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Bulls bring back Shaq Harrison on a one-year deal

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Bulls bring back Shaq Harrison on a one-year deal

The Bulls' defense just got a whole lot better.

Just a few hours after signing free agent center Luke Kornet, the Bulls have brought back guard Shaq Harrison on a one-year deal.

Harrison's non-guaranteed deal had been waived earlier in the month to make room for Thaddeus Young's three-year, $41 million deal.

It's not an Earth-shattering move that will shift any championship odds in Vegas, but Harrison's return gives the Bulls an outstanding defender and a 25-year-old who spread his wings offensively toward the end of last season.

Harrison's defensive worth really can't be understated. He was statistically one of the best defensive guards in the NBA last season.

His offense is another story. He doesn't exactly have ball-handling capability and his shooting splits - .432/.270/.667 - were nothing to write home about. He averaged 6.5 points in 19.6 minutes.

But he also took on an increased role late in the season with the Bulls "resting" their top-tier players. Over the final 10 games of the season, averaging 30.8 minutes a night, Harrison averaged 12.8 points on 45.8% shooting, 35.3% from deep and even managed 2.2 assists.

He'll slot in somewhere behind Zach LaVine on the second unit, with he, Denzel Valentine, Coby White and Kris Dunn (for now) battling for minutes in the backcourt.

Additional moves could be coming for the Bulls, who could still easily waive Antonio Blakeney's contract or deal Dunn to get the Bulls to 15 contracts. Kornet and Harrison would give the Bulls 16 contracts.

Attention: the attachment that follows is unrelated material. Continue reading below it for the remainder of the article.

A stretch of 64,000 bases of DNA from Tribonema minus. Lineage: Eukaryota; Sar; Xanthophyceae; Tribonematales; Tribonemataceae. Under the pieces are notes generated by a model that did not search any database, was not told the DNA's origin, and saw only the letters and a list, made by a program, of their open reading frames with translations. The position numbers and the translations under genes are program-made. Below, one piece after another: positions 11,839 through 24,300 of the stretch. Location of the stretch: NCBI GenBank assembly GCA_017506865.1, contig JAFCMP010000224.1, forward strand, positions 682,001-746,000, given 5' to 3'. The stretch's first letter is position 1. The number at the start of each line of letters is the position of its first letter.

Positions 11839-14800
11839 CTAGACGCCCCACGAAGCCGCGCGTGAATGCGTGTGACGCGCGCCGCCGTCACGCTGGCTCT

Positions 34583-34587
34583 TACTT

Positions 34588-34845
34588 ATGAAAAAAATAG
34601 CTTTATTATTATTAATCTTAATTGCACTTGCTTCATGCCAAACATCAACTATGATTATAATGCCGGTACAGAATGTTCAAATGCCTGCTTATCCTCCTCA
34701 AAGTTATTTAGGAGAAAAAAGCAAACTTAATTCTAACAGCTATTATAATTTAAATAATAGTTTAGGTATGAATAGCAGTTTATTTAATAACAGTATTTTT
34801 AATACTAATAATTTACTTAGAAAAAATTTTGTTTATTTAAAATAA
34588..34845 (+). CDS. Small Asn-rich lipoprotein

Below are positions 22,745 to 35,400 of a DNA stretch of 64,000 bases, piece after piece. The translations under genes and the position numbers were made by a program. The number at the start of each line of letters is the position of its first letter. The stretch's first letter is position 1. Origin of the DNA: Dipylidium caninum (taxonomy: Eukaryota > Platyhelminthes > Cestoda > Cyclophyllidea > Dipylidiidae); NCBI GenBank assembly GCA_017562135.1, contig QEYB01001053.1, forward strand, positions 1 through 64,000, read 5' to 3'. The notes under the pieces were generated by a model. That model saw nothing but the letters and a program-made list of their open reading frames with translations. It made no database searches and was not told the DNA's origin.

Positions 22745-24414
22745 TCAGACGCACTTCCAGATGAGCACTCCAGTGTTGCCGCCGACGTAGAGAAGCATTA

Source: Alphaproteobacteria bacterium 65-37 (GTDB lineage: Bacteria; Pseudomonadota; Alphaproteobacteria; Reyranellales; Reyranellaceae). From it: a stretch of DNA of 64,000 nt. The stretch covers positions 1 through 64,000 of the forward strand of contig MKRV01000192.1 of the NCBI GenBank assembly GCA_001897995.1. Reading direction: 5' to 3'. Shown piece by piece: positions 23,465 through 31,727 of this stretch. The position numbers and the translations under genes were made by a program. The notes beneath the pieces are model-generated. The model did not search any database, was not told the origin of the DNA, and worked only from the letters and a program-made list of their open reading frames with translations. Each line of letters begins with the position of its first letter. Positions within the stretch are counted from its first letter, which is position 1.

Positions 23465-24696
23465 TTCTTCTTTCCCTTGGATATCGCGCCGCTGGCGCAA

Bulls Talk Podcast: Concerns and optimism for Bulls after offseason moves

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Bulls Talk Podcast: Concerns and optimism for Bulls after offseason moves

On this edition of the Bulls Talk Podcast, Mark Schanowski, Mark Strotman, and Matt Peck discuss NBA Summer League and Bulls odds to make the postseason.

0:45       Impressions of Bulls at Summer League and not overreacting

2:00       On concern over Coby White’s 3-point shooting

3:25       On the positive signs from White in Vegas

4:40       On the pushback that Ricky O’Donnell got from suggesting Arci may be ahead of White in the rotation

7:30       Did the Bulls have an underrated offseason?

9:45       How the biggest concern and reason for optimism is health

12:00    Why a deeper roster puts more pressure on Jim Boylen and his staff

16:10    Any chance of John Sabine trying out for the Windy City Bulls?

17:05    Our favorites in the wide open Western Conference and can the Lakers make it work?

21:55    Can the Bucks put it together and win the East next season?

25:10    Darkhorse team in either conference?

28:05    Is it too much to expect the Bulls to make the playoffs?

Bulls Talk Podcast